Magic: The Gathering Removes Racist Cards From the Game in First Step to Correcting Core Issues
Zaiem Beg delivered a powerful callout of Magic: The Gathering publisher Wizards of the Coast and their lack of diversity in the creative parts of their team, how they have treated potential Black employees, and just a number of problematic issues that come from a company that is overwhelmingly white. One change that has been made quickly is the removal of the card Invoke Prejudice.
Invoke Prejudice, as Beg explains, was a card that was published over 25 years ago. It featured shadowy, pointy-hooded figures with axes. The card allows you to counter a spell of the opposite color to ones you control, unless the player pays extra to summon it. It is … not subtle.
Beg’s concern was not that this dated card existed, but the fact that the code for its URL (something that did not exist 25 years ago) was 1488, a hate symbol that is invoked by white nationalists and neo-Nazis, and no effort had been made to change it.
Yesterday, Wizards of the Coast released a blog post addressing these issues and claiming that they are going to use this call to action as a way to learn how to be a better company when it comes to race:
Today, we will be changing the multiverse ID and removing the Gatherer card image for the card Invoke Prejudice, originally printed in 1994. The card is racist and made even worse by the multiverse ID it was unfortunately codified with years ago. There’s no place for racism in our game, nor anywhere else.
But to that point, it should never have been published nor placed in the Gatherer. And for that we are sorry. The events of the past weeks and the ongoing conversation about how we can better support people of color have caused us to examine ourselves, our actions, and our inactions. We appreciate everyone helping us to recognize when we fall short. We should have been better, we can be better, and we will be better.
They have also removed the images of cards that are racist or culturally offensive including Invoke Prejudice, Cleanse, Stone-Throwing Devils, Pradesh Gypsies, Jihad, Imprison, Crusade. The cards will also be banned in all sanctioned tournament play.
There’s much more work to be done as we continue to make our games, communities, and company more inclusive. Know that we work every day to be better and that we hear you. We look forward to sharing more of our plans with you as our games and organization evolve.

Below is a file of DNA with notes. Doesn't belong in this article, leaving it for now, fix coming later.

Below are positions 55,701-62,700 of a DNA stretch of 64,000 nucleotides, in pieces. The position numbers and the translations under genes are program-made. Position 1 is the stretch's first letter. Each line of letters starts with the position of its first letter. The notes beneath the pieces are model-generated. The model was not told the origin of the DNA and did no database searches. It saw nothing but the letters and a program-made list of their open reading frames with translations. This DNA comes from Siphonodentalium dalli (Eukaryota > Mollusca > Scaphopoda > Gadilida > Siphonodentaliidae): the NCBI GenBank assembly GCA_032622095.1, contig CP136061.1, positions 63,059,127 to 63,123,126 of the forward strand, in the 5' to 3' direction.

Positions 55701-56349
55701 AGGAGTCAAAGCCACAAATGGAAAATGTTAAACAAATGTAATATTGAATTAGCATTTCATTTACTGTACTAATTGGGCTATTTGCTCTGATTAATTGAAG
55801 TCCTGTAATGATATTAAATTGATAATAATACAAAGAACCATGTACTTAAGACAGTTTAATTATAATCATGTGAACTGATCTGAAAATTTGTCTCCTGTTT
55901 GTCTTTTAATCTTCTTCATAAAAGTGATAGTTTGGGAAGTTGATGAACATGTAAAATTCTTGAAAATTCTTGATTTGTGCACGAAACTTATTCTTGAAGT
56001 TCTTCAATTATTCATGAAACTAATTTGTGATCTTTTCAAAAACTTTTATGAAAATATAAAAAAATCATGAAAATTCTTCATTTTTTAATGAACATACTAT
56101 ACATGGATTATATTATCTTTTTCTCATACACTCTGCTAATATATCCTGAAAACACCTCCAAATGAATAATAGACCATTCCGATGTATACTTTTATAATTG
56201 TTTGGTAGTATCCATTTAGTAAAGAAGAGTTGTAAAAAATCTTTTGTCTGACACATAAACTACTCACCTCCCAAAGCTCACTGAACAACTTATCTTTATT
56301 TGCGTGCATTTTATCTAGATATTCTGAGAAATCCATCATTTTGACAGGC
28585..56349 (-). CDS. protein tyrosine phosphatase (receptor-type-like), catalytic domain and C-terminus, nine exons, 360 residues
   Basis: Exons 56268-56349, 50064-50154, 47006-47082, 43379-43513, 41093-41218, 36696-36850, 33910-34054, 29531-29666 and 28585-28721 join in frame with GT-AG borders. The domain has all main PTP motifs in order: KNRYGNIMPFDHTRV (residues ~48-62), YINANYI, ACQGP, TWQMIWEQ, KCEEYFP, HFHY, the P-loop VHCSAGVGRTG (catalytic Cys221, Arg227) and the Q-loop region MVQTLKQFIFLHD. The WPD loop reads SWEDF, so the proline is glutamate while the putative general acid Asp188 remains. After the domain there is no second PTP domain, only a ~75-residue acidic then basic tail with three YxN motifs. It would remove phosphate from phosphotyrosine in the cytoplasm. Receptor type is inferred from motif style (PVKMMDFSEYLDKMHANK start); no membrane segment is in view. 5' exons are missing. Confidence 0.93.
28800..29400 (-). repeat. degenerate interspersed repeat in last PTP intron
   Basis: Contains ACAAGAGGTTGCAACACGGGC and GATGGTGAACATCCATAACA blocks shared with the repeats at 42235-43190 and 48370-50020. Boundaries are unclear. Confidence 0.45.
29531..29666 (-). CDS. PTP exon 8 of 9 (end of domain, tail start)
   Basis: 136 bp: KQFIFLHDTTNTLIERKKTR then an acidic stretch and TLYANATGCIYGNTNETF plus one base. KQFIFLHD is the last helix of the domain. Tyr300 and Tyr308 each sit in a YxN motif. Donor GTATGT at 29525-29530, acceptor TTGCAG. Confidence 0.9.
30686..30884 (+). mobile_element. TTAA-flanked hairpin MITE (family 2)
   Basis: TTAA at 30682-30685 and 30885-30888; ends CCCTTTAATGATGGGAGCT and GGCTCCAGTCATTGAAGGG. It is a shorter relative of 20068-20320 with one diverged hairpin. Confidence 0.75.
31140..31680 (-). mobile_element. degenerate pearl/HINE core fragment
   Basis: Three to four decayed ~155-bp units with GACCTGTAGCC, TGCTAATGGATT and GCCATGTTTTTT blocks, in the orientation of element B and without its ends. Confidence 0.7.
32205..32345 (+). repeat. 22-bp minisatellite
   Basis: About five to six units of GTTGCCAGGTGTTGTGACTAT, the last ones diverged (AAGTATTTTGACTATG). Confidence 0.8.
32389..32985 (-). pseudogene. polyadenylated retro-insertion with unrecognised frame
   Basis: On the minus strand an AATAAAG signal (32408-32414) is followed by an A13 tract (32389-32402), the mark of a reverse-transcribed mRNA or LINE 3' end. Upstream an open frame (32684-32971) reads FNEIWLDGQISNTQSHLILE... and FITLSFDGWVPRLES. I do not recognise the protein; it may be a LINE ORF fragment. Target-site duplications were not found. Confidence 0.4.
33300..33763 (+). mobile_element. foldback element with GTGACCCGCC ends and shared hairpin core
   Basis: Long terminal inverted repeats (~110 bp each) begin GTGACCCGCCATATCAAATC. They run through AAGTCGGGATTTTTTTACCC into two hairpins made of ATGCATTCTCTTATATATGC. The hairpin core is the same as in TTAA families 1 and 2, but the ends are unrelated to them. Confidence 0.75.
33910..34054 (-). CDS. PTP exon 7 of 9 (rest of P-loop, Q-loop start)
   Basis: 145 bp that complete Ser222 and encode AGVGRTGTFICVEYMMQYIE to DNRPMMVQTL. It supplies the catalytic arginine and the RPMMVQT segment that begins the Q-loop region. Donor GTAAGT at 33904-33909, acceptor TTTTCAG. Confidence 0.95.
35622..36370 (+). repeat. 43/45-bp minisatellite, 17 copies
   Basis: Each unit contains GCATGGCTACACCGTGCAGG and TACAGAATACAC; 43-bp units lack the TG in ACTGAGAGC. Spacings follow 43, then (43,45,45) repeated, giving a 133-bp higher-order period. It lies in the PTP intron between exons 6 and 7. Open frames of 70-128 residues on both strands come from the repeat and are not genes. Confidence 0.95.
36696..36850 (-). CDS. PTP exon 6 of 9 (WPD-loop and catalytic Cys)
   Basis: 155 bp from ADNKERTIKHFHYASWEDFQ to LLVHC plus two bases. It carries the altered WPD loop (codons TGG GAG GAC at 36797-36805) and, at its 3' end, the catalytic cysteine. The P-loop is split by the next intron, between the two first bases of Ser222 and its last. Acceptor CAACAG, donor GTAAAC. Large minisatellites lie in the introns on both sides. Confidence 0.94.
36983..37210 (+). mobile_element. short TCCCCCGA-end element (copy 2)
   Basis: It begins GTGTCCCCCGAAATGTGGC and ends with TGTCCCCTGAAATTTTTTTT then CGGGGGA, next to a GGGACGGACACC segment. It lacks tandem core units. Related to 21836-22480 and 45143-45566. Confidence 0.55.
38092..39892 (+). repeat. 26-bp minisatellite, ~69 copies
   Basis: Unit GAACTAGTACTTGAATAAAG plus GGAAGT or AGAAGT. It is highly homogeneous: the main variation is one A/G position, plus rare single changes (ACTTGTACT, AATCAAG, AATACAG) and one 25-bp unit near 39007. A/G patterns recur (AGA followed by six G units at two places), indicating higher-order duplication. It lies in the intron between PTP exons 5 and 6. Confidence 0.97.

As someone who has come into Magic recently as a writer, a player, and just a fan of the mythos, there is a lot I do not know. However, one of the few things I can speak to is the lack of seeing women who look like me in the rooms, in the streams, and in the big channels that celebrate Magic. There are so many talented Black artists, writers, and creatives who would be excellent for when we visit these African-inspired planes. Plus, with the number of Black female characters who have joined the Magic universe as planeswalkers—Kaya, Vivien, and Samut—how often have Black women or women of color worked on them?
Even just discussing art, when I would look back at some of the ways Black characters were depicted (mostly in the past), there was a lack of phenotype, so it was hard to tell if someone was just “Brown” or if they were a Black person or a person of color period (*looks at Sisay*).
The changes that need to be made are simple ones. Finding talented BIPOC artists and writers is not hard, but they will not come if they don’t feel encouraged by the community and company that they matter. Removing this card and making this statement is the first step, but I hope they have reached out to Black and Brown Magic people to see what the solution should be, because if that isn’t happening, this is all for naught.
This is a good first step. https://t.co/1jVepxLFOn
— Zaiem Beg (@zbeg) June 10, 2020
(via Forbes, image: Harold McNeill/WoTC)
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